Diana Rigg, best known for her iconic turn on The Avengers, and memorable roles on Game of Thrones and Theatre of Blood, died Sept. 10, at home with her family at the age of 82, according to Variety. “It is with tremendous sadness that we announce that Dame Diana Rigg died peacefully early this morning. She was at home with her family who have asked for privacy at this difficult time,” her agent Simon Beresford said in a statement. “Dame Diana was an icon of theatre, film, and television. She was the recipient of BAFTA, Emmy, Tony and Evening Standard Awards for her work on stage and screen. Dame Diana was a much loved and admired member of her profession, a force of nature who loved her work and her fellow actors. She will be greatly missed.”
Rigg was diagnosed with cancer in March, according to her daughter Rachael Stirling, who said the actress “spent her last months joyfully reflecting on her extraordinary life, full of love, laughter and a deep pride in her profession. I will miss her beyond words.”
Diana Rigg is a quintessential part of English espionage entertainment. She came into people’s homes on a weekly basis as the Emma Peel, a spy as skilled in seduction as she was in hand to hand combat, on The Avengers. Rigg was the third of four women sidekicks to Patrick Macnee’s John Steed on the ITV series, and the first with a bristling sense of humor. The duo set the tone and the style for swinging 60s British Intelligence: The bowler hatted Steed with his lethal umbrella and Peel in the mod fashions, leather jumpsuits or op-art psychedelic patterns. She drove a Lotus Elan convertible.
As Tracy di Vicenzo, Rigg was the only true Bond girl, having actually married James Bond, played by George Lazenby, in On Her Majesty’s Secret Service (1969). Tracy Bond’s life with Agent 007 did not have a happy ending. Modern audiences recognize Rigg as Olenna Tyrell on HBO’s Game of Thrones. Horror fans will remember her turn as Vincent Price’s daughter in the 1973 classic thriller Theatre of Blood. Price played an underappreciated Shakespearean actor. The classical theatre trained Rigg, who did a stint with the Royal Shakespeare Company, played almost everyone else.
Enid Diana Elizabeth Rigg was born on July 20, 1938, near Doncaster. She grew up for a short while in India and spoke Hindi as a second language. She returned to the UK to attend a Yorkshire boarding school run by the Moravian church. Rigg enrolled in the Royal Academy of Dramatic Art in 1955. One of her classmates was Glenda Jackson. She made her professional debut in a production of Bertolt Brecht’s The Caucasian Chalk Circle as part of the 1957 York Festival. Rigg was first noticed for her role in the Ronald Millar play Abelard and Heloïse. She was nominated for a Tony Award.
Rigg screen-tested for The Avengers in 1965 after Honor Blackman, who had been playing Emma Peel, was cast as Pussy Galore in Goldfinger. Rigg starred in 51 episodes. She also had major roles in the films A Midsummer Night’s Dream (1968), The Assassination Bureau (1969), and Julius Caesar (1970), which starred Charlton Heston. Rigg was nominated for a Golden Globe Award for her role in the 1971 classic satire The Hospital, which was directed by Arthur Hiller, written by Paddy Chayefsky and co-starred George C. Scott.
On television, Rigg starred in the eponymous NBC sitcom Diana from 1973-74. She starred as Clytemnestra in BBC’s 1979 miniseries adaptation of Sophocles’ Oresteia. In 1981, she starred in an adaptation of Hedda Gabler for English television. from 1989-2004, she was host of PBS’ Masterpiece Mystery.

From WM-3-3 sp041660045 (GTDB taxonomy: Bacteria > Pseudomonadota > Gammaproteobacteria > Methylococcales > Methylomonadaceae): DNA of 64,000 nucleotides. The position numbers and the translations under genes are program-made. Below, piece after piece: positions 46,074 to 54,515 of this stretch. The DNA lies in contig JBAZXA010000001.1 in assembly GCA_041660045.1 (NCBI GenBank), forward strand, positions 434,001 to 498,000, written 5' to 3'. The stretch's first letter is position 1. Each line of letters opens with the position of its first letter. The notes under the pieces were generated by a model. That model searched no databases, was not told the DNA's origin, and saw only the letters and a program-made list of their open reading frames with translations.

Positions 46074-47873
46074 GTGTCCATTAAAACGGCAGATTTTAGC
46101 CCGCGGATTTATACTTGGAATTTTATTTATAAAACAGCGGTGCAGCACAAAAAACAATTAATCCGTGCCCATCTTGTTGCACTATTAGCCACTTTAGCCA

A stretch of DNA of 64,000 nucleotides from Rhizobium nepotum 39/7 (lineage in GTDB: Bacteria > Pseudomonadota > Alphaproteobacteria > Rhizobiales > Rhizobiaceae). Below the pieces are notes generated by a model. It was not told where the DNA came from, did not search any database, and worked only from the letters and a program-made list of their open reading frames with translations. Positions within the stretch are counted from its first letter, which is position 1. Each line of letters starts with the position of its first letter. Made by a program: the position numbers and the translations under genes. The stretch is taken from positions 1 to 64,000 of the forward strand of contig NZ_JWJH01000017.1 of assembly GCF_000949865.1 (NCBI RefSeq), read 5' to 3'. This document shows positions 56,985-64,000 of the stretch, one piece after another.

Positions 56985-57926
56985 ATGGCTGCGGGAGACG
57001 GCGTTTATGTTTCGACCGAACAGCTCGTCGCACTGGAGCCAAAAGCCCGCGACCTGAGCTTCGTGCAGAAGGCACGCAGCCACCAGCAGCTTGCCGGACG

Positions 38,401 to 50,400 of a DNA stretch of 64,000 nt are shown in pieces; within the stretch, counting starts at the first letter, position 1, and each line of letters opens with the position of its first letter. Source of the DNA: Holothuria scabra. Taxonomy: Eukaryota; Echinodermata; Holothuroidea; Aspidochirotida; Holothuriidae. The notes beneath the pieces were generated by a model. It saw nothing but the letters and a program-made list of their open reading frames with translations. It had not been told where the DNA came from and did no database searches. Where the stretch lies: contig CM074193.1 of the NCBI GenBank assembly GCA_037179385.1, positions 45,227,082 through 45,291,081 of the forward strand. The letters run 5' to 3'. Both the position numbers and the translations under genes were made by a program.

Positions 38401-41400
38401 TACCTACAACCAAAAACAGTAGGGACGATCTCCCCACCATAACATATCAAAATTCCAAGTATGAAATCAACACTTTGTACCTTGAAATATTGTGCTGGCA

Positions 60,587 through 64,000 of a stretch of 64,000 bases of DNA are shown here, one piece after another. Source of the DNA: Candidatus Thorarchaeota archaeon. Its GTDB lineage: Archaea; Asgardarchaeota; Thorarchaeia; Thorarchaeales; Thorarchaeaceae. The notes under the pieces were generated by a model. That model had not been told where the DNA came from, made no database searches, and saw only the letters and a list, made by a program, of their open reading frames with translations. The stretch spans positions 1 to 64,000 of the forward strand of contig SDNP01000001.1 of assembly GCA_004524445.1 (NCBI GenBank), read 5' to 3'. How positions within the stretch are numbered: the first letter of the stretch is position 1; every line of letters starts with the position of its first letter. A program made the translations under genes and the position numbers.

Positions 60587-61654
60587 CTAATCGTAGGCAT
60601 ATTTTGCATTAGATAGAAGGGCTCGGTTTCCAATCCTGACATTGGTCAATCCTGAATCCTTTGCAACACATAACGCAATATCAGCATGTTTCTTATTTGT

Rigg was a member of the National Theatre Company at the Old Vic from 1972 through 75. Rigg played leading roles in the premieres of two Tom Stoppard plays: Jumpers in 1972 and Night and Day in 1978. She played Lady Macbeth in 1972, and was Eliza Doolittle in a 1974 revival of Pygmalion. In 2011 she returned to George Bernard Shaw’s timeless classic in the role of Mrs. Higgins. Her last stage appearance was as Mrs. Higgins in the 2018 revival of My Fair Lady. In 1994, Rigg won a Tony Award for Best Actress in a Play for Medea. Her other stage work included roles in Bertolt Brecht’s Mother Courage, Albert Albee’s Who’s Afraid of Virginia Woolf, Tennessee Williams’ Suddenly, Last Summer, and a revival of Noel Coward’s Hay Fever.
In 1977, Rigg starred in A Little Night Music with Elizabeth Taylor. She also appeared in The Great Muppet Caper in 1981. She was the Evil Queen in the 1987 film Snow White. She also played in Bruce Beresford’s A Good Man in Africa, which starred Sean Connery in 1994, as well as Parting Shots (1998), the 2006 romantic drama The Painted Veil and Andy Serkis’ romance Breathe (2017).
Rigg took the part played by Marlene Dietrich in 1982 TV movie remake of the 1957 Billy Wilder film Witness for the Prosecution for Hallmark Hall of Fame. She starred with David MacCallum in the BBC/PBS miniseries Mother Love (1989). She starred in the CBS telepic Mrs. ‘Arris Goes to Paris (1992) with Angela Lansbury. Rigg won an Emmy for Rebecca in 1997. Rigg was a memorable guest star on the BBC/HBO’s Extras in 2006. She also put in an appearance on Dr. Who in 2013. She recently appeared in ITV’s Victoria and Channel 5’s All Creatures Great And Small.
Rigg’s last film appearance will be in Edgar Wright’s upcoming Last Night In Soho, scheduled to hit theaters on April 23, 2021.
Rigg was married twice. She was married to Israeli painter Menachem Gueffen from 1973 to 1976. Her second husband was theater producer Archibald Stirling, who she was married to from 1982 to 1990. Rigg is survived by their daughter, two-time Olivier Award nominated actress Rachael Stirling.